Debunking news reports that India has not placed fresh orders for Covid vaccines with the Serum Institute of India (SII) and Bharat BioTech since March, the Union government on Monday said such reports are completely incorrect and are not based on facts.
The media reports suggested that the last order placed with the two vaccine makers (100 million doses with SII and 20 million doses with Bharat Biotech) was in March.
“It is clarified that 100 per cent advance of Rs 1,732.50 crore was released to Serum Institute of India (SII) on April 28 for 11 crore doses of Covishield vaccine during May, June and July, and was received by them on April 28. As on date, against the last order of 10 crore doses for supplies of Covishield vaccine, 8.744 crore doses have been delivered till May 3,” the Ministry of Health and Family Welfare said in a statement.
Additionally, 100 per cent advance of Rs 787.50 crore was released on April 28 to Bharat Biotech India Ltd (BBIL) for 5 crore Covaxin doses during May, June and July, and was received by them on the same day.
“As on date against the last order of 2 crore doses for supplies of Covaxin vaccine, 0.8813 crore doses have been delivered till 03.05.2021. Hence to say that fresh orders have not been placed by Government of India is not correct,” the ministry said.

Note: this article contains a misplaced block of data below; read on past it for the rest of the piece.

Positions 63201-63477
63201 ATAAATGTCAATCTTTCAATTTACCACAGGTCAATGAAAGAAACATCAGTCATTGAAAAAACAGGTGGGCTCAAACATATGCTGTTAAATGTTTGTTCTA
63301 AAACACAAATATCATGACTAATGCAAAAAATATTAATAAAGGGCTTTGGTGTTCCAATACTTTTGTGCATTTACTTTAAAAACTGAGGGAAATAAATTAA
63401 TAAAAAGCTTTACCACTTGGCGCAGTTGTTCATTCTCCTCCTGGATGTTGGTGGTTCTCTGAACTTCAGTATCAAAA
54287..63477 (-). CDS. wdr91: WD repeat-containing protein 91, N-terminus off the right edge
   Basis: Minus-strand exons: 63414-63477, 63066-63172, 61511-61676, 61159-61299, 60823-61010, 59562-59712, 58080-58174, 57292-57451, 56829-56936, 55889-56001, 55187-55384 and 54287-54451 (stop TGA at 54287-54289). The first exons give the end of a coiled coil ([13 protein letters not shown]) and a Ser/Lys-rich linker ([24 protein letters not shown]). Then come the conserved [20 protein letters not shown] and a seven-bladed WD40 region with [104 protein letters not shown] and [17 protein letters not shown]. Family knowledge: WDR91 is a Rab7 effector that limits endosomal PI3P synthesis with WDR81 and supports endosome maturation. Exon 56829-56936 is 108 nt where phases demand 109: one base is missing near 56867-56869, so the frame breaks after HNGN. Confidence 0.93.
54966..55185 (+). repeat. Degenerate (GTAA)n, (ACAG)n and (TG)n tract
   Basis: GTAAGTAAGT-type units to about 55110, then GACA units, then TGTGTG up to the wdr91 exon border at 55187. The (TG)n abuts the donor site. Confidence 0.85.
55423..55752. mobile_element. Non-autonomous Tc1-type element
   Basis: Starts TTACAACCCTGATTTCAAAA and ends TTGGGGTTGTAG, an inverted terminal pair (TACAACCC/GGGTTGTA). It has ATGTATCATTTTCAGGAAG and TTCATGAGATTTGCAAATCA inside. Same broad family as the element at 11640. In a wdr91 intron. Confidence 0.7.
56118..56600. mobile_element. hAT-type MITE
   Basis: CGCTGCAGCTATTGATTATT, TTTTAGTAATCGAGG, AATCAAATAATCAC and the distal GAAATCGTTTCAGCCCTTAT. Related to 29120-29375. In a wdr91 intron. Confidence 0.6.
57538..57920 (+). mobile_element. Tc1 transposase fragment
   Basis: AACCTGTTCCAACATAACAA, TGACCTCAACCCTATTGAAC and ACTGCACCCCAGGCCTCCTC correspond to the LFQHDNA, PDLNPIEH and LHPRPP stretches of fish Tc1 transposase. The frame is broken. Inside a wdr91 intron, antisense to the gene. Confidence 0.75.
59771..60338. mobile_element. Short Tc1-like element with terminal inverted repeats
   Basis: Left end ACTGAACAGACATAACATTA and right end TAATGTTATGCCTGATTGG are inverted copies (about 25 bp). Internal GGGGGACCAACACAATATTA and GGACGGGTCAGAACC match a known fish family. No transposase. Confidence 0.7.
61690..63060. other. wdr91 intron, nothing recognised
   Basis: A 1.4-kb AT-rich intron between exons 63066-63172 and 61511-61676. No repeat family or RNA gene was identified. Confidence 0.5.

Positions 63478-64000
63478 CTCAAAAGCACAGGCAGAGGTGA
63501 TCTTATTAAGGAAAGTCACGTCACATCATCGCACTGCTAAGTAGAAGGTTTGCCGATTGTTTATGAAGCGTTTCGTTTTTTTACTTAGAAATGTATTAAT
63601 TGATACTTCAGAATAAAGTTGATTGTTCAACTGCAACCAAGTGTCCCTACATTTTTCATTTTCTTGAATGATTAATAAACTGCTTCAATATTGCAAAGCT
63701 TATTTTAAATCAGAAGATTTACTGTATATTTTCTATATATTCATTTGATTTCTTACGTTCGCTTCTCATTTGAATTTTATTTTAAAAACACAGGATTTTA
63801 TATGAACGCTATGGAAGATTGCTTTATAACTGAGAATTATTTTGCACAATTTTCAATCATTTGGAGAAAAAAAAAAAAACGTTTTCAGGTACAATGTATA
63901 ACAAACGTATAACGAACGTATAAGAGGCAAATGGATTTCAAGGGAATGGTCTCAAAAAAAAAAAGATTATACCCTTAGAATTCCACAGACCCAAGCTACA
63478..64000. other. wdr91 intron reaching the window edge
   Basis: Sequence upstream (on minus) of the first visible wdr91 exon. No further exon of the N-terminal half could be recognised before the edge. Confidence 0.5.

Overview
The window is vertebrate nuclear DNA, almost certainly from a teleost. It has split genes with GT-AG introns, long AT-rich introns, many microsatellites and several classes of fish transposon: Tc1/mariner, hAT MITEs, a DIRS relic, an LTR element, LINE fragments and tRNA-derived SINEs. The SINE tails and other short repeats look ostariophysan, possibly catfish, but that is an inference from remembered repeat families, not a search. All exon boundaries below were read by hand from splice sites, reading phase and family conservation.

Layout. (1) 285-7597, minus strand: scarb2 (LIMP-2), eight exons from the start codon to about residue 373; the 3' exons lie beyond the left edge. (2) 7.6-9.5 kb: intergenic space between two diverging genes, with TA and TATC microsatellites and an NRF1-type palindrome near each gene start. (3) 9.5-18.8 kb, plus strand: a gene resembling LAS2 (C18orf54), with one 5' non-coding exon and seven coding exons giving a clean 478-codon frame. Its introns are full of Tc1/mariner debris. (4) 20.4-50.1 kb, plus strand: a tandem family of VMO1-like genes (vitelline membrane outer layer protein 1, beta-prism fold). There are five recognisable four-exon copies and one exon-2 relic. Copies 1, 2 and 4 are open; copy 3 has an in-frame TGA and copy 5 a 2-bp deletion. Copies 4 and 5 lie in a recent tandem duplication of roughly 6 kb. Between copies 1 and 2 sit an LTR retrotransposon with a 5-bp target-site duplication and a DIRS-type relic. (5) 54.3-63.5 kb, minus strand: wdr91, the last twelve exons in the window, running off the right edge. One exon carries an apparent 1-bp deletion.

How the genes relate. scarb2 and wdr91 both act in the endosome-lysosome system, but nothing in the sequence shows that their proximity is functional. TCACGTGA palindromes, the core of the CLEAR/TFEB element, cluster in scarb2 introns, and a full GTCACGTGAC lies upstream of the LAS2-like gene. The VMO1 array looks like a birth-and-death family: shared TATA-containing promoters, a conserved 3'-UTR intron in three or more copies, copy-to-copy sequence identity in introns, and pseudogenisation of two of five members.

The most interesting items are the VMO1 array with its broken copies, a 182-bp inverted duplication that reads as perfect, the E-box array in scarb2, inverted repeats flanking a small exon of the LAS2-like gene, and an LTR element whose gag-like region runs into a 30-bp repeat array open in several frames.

Serum Institute of India CEO Adar Poonawalla also issues a statement, saying that his company has received orders for 26 crore doses.
“As of today, we received total orders of over 26 crore doses of which we supplied more than 15 crore doses. We have also got 100 per cent advance of Rs 1,732.50 crore by GoI for the next tranche of 11 crore doses in the next few months. Another 11 crore doses would be supplied in the second channel for states and private hospitals in the next few months,” Poonawalla said in a statement.
Earlier, the Financial Times reported Poonawalla as saying that vaccine shortage could continue in India till July.
The production is expected to increase from about 60 million-70 million doses a month to 100 million in July, Poonawalla was quoted as saying in the report.
When the number of new infections began declining in January, “everybody really felt that India had started to turn the tide on the pandemic”. The authorities did not expect to confront a second wave,” the report quoted him as saying.
Poonawalla said that his comments may have been “misinterpreted”.
“First of all, vaccine manufacturing is a specialised process, it is therefore not possible to ramp up production overnight. We also need to understand that the population of India is huge and to produce enough doses for all adults is not an easy task. Even the most advanced countries and companies are struggling in relatively smaller populations,” he explained.